Notice And Comment: Bonuses Based On Practice Area
Are practice-based bonuses the future of Biglaw—and is this a good thing?
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Last month, Paul Weiss announced special bonuses for associates and counsel. But in a divergence from the firm’s standard practice on bonuses, they’re not being paid out to all associates and counsel on a lockstep or seniority-based scale. Nor are they tied to hitting a specified hours target, as they are at many other firms. Instead, according to the memo from Paul Weiss chair Brad Karp, these special bonuses are going to lawyers “who exhibited exceptional commitment in support of our firm and our clients during the first six months of 2021.”
Paul Weiss sources speculated to Above the Law that the bonuses are being distributed based on practice group. My guess is that this speculation is correct—and that the lawyers being blessed with discretionary bonuses are predominantly if not entirely in extremely busy, lucrative transactional areas like M&A, capital markets, and private equity.
This isn’t the first such move in 2021. In August, Skadden Arps announced retention bonuses that will be paid to select associates still employed at the firm as of June 30, 2022. Again, Skadden sources suggested to Above the Law that these bonuses are going to “associates in certain, highly sought-after practice groups, such as M&A and capital markets in the New York office.”
Are bonuses based on practice area in the future of Biglaw? And if so, is this a good thing?
Let’s weigh the arguments. Here’s the case against paying bonuses based on practice area, which is obvious—and which might explain why firms aren’t being upfront about the practice:
Firms claim to be about collegiality and collaboration, but treating lawyers in certain practice areas like second-class citizens is neither collegial nor collaborative. Diversification is a virtue of Biglaw firms compared to, say, litigation or transactional boutiques, and Biglaw’s most profitable practices will change over time. In boom markets, transactional practices will be the most lucrative, while in down markets, litigation and bankruptcy will pick up the slack. So firms should treat associates equally, since over time, it will all balance out in the end.
To favor some practices over others when it comes to bonuses will demoralize lawyers in the disfavored practices. Lower morale leads to associates who do less work, produce lower-quality work, and eventually leave. Associate attrition comes with significant costs for firms, both financial and cultural—recruiting and training new associates costs money, and constant associate churn makes it harder to sustain a firm’s culture.
As a former litigator, I don’t like litigators getting the short end of the stick, which is generally what’s happening today with practice-based bonuses. But to play devil’s advocate, here are the arguments in favor of them:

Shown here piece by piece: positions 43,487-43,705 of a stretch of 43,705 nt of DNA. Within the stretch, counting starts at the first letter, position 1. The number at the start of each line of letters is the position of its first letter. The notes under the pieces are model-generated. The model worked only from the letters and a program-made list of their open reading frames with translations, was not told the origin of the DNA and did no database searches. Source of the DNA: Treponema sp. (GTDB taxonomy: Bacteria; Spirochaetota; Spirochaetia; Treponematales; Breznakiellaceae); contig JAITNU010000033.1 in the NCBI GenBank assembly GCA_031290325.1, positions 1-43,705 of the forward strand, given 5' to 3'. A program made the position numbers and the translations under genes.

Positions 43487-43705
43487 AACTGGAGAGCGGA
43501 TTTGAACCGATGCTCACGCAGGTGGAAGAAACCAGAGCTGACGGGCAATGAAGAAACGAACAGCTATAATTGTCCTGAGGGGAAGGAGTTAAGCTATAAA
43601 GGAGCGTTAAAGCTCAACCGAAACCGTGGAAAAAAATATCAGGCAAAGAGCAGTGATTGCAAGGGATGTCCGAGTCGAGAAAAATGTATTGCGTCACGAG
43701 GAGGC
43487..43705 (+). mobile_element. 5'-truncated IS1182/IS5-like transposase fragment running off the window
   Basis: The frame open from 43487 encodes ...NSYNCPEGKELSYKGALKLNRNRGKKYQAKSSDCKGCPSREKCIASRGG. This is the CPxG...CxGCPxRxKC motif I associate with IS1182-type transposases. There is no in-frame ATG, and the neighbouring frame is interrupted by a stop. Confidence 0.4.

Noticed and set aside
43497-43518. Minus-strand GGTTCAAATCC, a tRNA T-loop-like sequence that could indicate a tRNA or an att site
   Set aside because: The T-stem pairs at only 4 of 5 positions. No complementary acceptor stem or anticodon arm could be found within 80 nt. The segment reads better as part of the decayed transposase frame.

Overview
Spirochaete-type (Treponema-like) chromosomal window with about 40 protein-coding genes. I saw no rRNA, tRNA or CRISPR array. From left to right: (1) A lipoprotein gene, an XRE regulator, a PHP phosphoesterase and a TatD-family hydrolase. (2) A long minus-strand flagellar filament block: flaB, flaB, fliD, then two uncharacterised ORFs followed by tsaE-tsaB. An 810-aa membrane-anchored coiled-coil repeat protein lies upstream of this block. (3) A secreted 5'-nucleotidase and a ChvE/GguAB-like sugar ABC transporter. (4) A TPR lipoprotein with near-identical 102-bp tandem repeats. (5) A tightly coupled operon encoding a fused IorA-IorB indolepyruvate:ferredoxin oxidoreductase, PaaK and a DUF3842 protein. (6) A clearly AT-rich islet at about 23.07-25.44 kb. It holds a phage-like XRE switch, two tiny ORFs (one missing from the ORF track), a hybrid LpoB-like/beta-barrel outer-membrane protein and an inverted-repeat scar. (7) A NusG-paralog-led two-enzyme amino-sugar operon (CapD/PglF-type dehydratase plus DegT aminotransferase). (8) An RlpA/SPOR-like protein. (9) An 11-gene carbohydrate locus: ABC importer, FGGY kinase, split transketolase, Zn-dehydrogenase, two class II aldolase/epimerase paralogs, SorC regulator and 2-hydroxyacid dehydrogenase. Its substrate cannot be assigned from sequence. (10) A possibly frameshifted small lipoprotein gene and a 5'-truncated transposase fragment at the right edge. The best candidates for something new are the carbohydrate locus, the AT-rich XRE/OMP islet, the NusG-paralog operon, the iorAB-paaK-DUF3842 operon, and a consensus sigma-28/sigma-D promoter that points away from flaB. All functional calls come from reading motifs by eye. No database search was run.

Compensation based on contribution to profitability is the way of Biglaw. At most firms, setting aside the (shrinking) number of true lockstep firms, partner compensation is tied to how much the partner contributes to the firm’s bottom line. Why should associate compensation be any different?
As long as the major practice areas1 were roughly equal in terms of their contributions to law firms’ bottom lines over some reasonably long period of time—i.e., a period of time including both economic expansions and recessions—it made sense to not discriminate based on practice area. But in recent years, corporate/transactional practices like M&A and cap markets have outstripped practices like litigation and bankruptcy by such a large margin, for such a sustained period of time—basically since the end of the Great Recession, some 12 years ago—that compensating associates without regard to their practices no longer makes sense.
When the economy sours and litigation and bankruptcy start generating more revenue than transactional work, litigation and bankruptcy associates can get bigger bonuses than their corporate peers at that time. For now, though, transactional associates deserve more.
Practice-based bonuses simply reflect supply and demand, and there’s more demand for transactional associates because they have more exit options. The special bonuses being showered upon Biglaw associates are partly to reward them for their hard work, and partly to keep them from leaving—not just for rival law firms but for other alluring sectors, including private equity, hedge funds, venture capital, and startups. And the opportunities for transactional associates in these areas vastly outstrip those for litigators—so deal lawyers need to be offered more money to stay. (For more on this gap in exit opportunities, see my story from last year, Mammas, Don’t Let Your Babies Grow Up To Be Litigators.)
Readers, what do you think? If you were running a full-service Biglaw firm, would you pay different bonuses based on practice area? Please share your views in the comments to this post.
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The big divide is between corporate/transactional practices and litigation practices. A (shrinking) number of Biglaw firms have certain small, niche practices that don’t fall into either group, like trusts and estates—but these practice areas are so small that paying lockstep bonuses to the handful of associates in them isn’t really an issue. Tax and executive compensation/employee benefits practices can be placed on the transactional side of the ledger, since at most Biglaw firms, these practices support—and are absolutely essential to—M&A and other major transactional practices.